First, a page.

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Theatre Intime’s ‘How the Other Half Loves’ showcases class divisions through set design

OtherHalfColor1 copy
OtherHalfColor1 copy

In Theatre Intime’s production of Alan Ayckbourn’s 1969 play “How the Other Half Loves,” the stage is literally divided in two halves.

“One half [of the set] is painted blue and gray; it’s got nice molding, nice wainscoting, nice furniture and it’s supposed to be for the wealthier family in this play,” production manager Rachel Xu ’17 said. “The other half is painted a hideous yellow and brown color scheme; it’s cluttered and gross, and so there is a very visual dichotomy that works well with the play.”

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Concerning the implications of infidelity between three couples, the comedic “How the Other Half Loves” seeks to distinguish itself from a crowded Reunions lineup of shows by competing theater groups through an innovative stage design and a show that appeals to both younger and older audiences.

The premise considers three couples — the wealthy Frank and Fiona Foster, the less well-endowed Bob and Teresa Philips and the innocent William and Mary Detweiller. Bob and William both work for Frank, but Bob and Frank’s wife Fiona are having an affair, while William suspects his wife Mary of infidelity. The Fosters and Philips couples have the Detweillers over to dinner on successive days to sort the mess out. Naturally, farcical hilarity ensues.

“There are very obvious parallels between the two couples,” Xu said. “A moment that happens in one of the households is sort of mirrored in the other.”

According to director Kristen Coke ’16, the show is appealing because of the ability of the characters to be relatable.

“What really drew me to it [the show] was that I immediately was able to connect with all of the characters even though they all are older than I am,” Coke said. “I just felt like they were really real people that an audience would be able to sit down, be like, ‘Yes, I know a couple of people like this.’”

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Coke is a senior writer for the Street section of the Daily Princetonian. According to Coke, the show’s timing during reunions presented challenges in recruiting a talented cast and finding housing for everyone, as well as scheduling rehearsals during finals week. But the amount of free time during dead week proved to be an asset for the show’s set design, Xu said.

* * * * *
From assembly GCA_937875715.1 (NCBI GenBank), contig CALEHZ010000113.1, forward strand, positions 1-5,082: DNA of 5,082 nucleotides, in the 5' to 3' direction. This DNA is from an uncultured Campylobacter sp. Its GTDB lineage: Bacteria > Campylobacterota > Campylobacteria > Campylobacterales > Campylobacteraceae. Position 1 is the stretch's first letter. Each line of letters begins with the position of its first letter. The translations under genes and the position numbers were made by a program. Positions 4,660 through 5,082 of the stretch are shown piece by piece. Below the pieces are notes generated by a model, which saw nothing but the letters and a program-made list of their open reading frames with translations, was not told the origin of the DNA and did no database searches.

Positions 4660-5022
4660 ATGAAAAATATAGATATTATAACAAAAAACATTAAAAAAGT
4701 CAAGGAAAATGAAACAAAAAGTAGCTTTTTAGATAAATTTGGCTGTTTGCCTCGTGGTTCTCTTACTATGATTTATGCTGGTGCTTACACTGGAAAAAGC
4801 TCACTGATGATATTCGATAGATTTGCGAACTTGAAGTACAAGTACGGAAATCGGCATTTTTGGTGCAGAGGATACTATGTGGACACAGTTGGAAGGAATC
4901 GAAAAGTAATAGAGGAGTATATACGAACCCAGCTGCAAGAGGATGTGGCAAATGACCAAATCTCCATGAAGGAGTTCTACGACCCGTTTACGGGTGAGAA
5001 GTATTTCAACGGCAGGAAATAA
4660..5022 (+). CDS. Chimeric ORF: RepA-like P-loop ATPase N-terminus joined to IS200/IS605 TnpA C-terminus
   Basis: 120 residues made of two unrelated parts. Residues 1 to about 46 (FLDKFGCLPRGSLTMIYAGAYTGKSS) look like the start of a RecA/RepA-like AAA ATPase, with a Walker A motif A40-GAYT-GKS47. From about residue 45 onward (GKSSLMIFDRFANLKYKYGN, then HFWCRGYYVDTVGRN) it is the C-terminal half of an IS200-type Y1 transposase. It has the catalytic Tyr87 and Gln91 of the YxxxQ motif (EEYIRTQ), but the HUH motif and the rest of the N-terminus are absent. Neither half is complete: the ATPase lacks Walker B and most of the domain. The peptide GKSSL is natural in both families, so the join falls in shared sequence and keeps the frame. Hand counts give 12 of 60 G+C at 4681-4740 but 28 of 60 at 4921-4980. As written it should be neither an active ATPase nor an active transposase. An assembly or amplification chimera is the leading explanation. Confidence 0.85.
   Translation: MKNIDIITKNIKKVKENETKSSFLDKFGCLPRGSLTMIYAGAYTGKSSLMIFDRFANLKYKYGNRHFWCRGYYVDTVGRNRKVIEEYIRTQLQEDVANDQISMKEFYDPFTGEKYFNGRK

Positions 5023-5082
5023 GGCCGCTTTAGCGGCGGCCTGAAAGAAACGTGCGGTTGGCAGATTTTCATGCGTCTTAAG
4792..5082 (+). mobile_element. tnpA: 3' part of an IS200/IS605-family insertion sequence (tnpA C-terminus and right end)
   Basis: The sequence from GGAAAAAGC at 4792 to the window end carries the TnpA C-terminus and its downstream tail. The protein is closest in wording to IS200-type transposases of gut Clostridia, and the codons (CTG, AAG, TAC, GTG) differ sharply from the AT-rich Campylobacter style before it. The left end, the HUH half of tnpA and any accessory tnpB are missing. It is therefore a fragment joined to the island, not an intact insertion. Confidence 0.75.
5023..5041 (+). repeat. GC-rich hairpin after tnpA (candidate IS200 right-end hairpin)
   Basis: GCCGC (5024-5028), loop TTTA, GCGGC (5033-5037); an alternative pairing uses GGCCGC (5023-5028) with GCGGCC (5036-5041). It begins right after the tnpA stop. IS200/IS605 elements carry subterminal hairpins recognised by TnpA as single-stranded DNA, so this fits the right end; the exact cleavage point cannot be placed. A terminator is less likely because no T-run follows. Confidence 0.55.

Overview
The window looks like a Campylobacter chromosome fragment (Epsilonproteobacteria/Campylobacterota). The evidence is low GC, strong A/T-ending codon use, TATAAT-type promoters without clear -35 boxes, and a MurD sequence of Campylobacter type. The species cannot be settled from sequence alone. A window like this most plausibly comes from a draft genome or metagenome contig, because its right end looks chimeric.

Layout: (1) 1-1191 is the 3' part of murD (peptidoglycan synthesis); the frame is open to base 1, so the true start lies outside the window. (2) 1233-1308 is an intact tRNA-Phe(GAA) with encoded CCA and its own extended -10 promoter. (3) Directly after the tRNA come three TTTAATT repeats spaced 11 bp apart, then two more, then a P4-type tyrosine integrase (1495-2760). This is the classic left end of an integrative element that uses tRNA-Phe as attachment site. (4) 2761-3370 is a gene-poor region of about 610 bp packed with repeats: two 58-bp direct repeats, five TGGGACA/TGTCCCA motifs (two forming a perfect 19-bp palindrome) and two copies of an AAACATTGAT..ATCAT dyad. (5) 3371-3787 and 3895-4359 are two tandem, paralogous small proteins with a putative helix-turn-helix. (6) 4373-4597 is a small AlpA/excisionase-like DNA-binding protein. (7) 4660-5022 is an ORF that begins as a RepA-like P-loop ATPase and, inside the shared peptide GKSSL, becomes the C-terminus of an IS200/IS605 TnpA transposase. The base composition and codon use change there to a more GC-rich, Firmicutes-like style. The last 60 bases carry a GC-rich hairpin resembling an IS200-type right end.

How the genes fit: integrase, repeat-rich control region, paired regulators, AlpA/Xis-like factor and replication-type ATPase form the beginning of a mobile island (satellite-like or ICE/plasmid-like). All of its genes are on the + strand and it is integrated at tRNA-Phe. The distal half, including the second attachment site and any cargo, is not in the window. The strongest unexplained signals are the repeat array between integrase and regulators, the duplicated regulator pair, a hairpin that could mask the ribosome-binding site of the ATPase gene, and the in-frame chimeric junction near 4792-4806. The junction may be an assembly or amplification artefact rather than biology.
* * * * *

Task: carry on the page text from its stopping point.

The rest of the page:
“The tech schedule is a lot different because you have finals [week]before, so you can’t really do as much because people are studying,” Xu explained. “But then you have dead week, so you can do more because people are able to be around to build things. We had people in the theater until2 a.m.the last five days putting finishing touches on the set."

Xu added that the set for this production was one of the best Intime has built all year, and the set’s clear delineation of the backgrounds of two main couples helps establish the play’s conflict.

“You really get different vibes just from the set,” Coke said. “From the moment you walk into the theater, you can immediately tell that two different things are going to happen [in regards to the wealthier Fosters and the Philips household, the two couples who inhabit the different houses].”

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Robby Keown ’17, Nadia Diamond ’17, Erin O'Brien ’16, Adam Hudnut-Beumler ’17, T.J. Smith ’16and Alex Vogelsang ’18 star in the production.

“Also, I think my actors all come from different walks of life. They really come together and create these really adorable couples,” Coke said. “I didn’t really think who I [was] pairing together; [I] really [was] picking the most talented person for the individual roles. They’ve worked so well as couples, so well as a team together. I’m really excited to see it all happen.”

“How the Other Half Loves” will runMay 28-30, at8 p.m.on ThursdayandFridayand7 p.m.on Saturdayin the Hamilton-Murray Theater.

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